No Due Process Right To Promotion From Expired List

Written on 08/06/2022
Will Aitchison

John Cummings is a lieutenant in the Bridgeport Police Department in Connecticut. On October 21, 2015, the City held an examination for promotion to lieutenant. Cummings ended up ranked tenth on the promotional list.

On January 12, 2018, after being alerted to the possible expiration of the list by the president of the police union, Chief A.J. Perez requested that the per­sonnel director, David Dunn, “provide the next highest scoring lieutenants eli­gible to be certified for the promotion to the rank of captain.” At the time of this request, there were two vacant captain positions. Upon receiving the request for the next-highest-scoring lieutenants, Dunn initially replied that he could not “certify two captains because the positions are not budgeted.” He later supplemented his response by providing the next two names on the list, includ­ing Cummings, but reiterated that the names could not be certified because there was no funding for the positions.

When Cummings challenged Dunn’s refusal to certify his name, the Civil Service Commission voted unani­mously to certify Cummings’ name for promotion. Despite being certified for the promotion to the rank of captain, Cummings was not promoted, and was not given a reason why he was not pro­moted nor a hearing regarding why he was not promoted. The Department had not promoted anyone to the position of captain since Cummings was certified for that promotion.

Cummings filed a lawsuit, claiming his due process rights were violated by the failure of the City to promote him. A federal trial court dismissed Cum­mings’ claims.

The Court’s analysis started with the following, “Where a plaintiff alleges he was deprived of a property interest without due process of law, the Court must determine: (1) whether the plaintiff possessed a liberty or property interest and; if so (2) what process he was due before he could be deprived of that interest. Property interests, of course, are not created by the Constitution. Rather they are created, and their di­mensions are defined, by existing rules or understandings that stem from an independent source such as state law – rules or understandings that secure certain benefits and that support claims of entitlement to those benefits.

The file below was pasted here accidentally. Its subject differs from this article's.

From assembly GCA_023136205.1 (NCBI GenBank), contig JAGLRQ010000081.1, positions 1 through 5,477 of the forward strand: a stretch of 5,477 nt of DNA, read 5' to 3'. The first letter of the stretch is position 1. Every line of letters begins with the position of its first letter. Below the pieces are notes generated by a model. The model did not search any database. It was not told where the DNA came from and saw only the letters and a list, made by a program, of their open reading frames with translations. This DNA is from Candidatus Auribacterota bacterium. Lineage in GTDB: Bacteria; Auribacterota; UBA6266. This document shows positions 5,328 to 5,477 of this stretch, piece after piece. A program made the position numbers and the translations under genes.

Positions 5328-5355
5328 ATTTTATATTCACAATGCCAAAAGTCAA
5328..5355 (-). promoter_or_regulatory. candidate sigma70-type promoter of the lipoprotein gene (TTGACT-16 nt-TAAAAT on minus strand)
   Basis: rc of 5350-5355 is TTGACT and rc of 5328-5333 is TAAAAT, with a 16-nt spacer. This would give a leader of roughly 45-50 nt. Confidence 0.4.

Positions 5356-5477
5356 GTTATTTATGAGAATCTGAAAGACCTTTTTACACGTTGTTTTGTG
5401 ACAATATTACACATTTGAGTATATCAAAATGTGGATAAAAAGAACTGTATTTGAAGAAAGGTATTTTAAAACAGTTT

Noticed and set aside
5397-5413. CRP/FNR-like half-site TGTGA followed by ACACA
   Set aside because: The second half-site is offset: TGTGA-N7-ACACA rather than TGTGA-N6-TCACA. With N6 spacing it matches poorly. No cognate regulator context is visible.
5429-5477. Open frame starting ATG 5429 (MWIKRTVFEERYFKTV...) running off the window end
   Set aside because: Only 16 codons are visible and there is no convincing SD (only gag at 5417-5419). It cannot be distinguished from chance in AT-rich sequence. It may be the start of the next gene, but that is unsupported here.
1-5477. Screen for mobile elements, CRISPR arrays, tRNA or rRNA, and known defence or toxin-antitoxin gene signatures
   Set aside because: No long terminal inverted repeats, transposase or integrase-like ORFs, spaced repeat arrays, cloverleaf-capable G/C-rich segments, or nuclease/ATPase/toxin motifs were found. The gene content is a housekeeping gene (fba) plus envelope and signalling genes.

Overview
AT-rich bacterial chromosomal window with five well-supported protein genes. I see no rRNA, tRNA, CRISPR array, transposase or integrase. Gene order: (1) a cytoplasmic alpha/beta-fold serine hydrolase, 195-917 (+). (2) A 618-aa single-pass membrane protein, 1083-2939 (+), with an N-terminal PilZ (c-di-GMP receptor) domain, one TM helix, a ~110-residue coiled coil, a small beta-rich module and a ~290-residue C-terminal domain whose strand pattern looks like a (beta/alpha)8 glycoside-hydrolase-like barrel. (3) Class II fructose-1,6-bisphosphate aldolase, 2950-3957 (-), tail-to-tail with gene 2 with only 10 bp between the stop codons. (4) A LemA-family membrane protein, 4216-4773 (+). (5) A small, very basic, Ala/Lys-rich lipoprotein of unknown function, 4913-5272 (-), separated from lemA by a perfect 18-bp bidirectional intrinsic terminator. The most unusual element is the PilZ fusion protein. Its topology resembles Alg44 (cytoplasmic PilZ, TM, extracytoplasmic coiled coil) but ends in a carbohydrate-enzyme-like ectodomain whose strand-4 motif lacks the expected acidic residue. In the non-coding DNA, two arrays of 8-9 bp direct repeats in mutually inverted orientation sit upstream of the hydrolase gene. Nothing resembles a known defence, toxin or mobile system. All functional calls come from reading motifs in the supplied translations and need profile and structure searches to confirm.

“In order to have a property interest in an employment position, one must have more than an abstract need or desire for it. Instead, one must have a legitimate claim of entitlement to the position.

“Cummings claims that he has a constitutionally protected right in being promoted from lieutenant to captain because, once his name was certified for promotion from a valid employment list, the police chief has no discretion not to promote him. The City concedes the police chief’s lack of discretion but argues that the employment list on which Cummings’ name appeared had already expired when the police chief initially requested names for certifica­tion. According to the City, this renders the list invalid; as a result, Cummings cannot have any property interest in the promotion.

“Under the charter, a list can be in force for only two years. Accordingly, the central question the Court must decide is the date on which the promotion list at issue came in force and based on that date when it expired. The ques­tion of when the promotion list came into force under the charter presents a matter of statutory interpretation under Connecticut state law.

“The Court finds that the only reasonable reading of the charter is that a list is ‘in force’ at the conclusion of the appeal period – one month from the date of the posting of the list – and without any further action required by any person or entity. One month from the date of the posting of the list, it is in effective operation and active, func­tional, and operative, in the sense that an appointing authority could make a request for a name from the list and receive, in due course, a certification of appointment. Prior to the one-month appeal period expiring, that would not be possible.

“Applying the plain and unam­biguous language of the charter to this case, the Court finds that the relevant employment list was in force for more than two years before Cummings’ name was certified. Because Cummings was not certified from a valid list, the request for his name (and ultimate certification of his name) did not grant Cummings a cognizable property interest in the promotion to Captain.

“Cummings argues in the alter­native that even if the list had already expired, the City’s historical pattern of interpreting the list to expire two years from the date of the first promotion off the list gave him a property interest in the promotion. This argument fares no better. This Court has failed to discover a single case where a property interest was found based on a policy or practice that was in direct violation of an existing law. In fact, perhaps unsurprisingly, just the opposite is true.”

Cummings v. City of Bridgeport, 2022 WL 1720335 (D. Conn. 2022).

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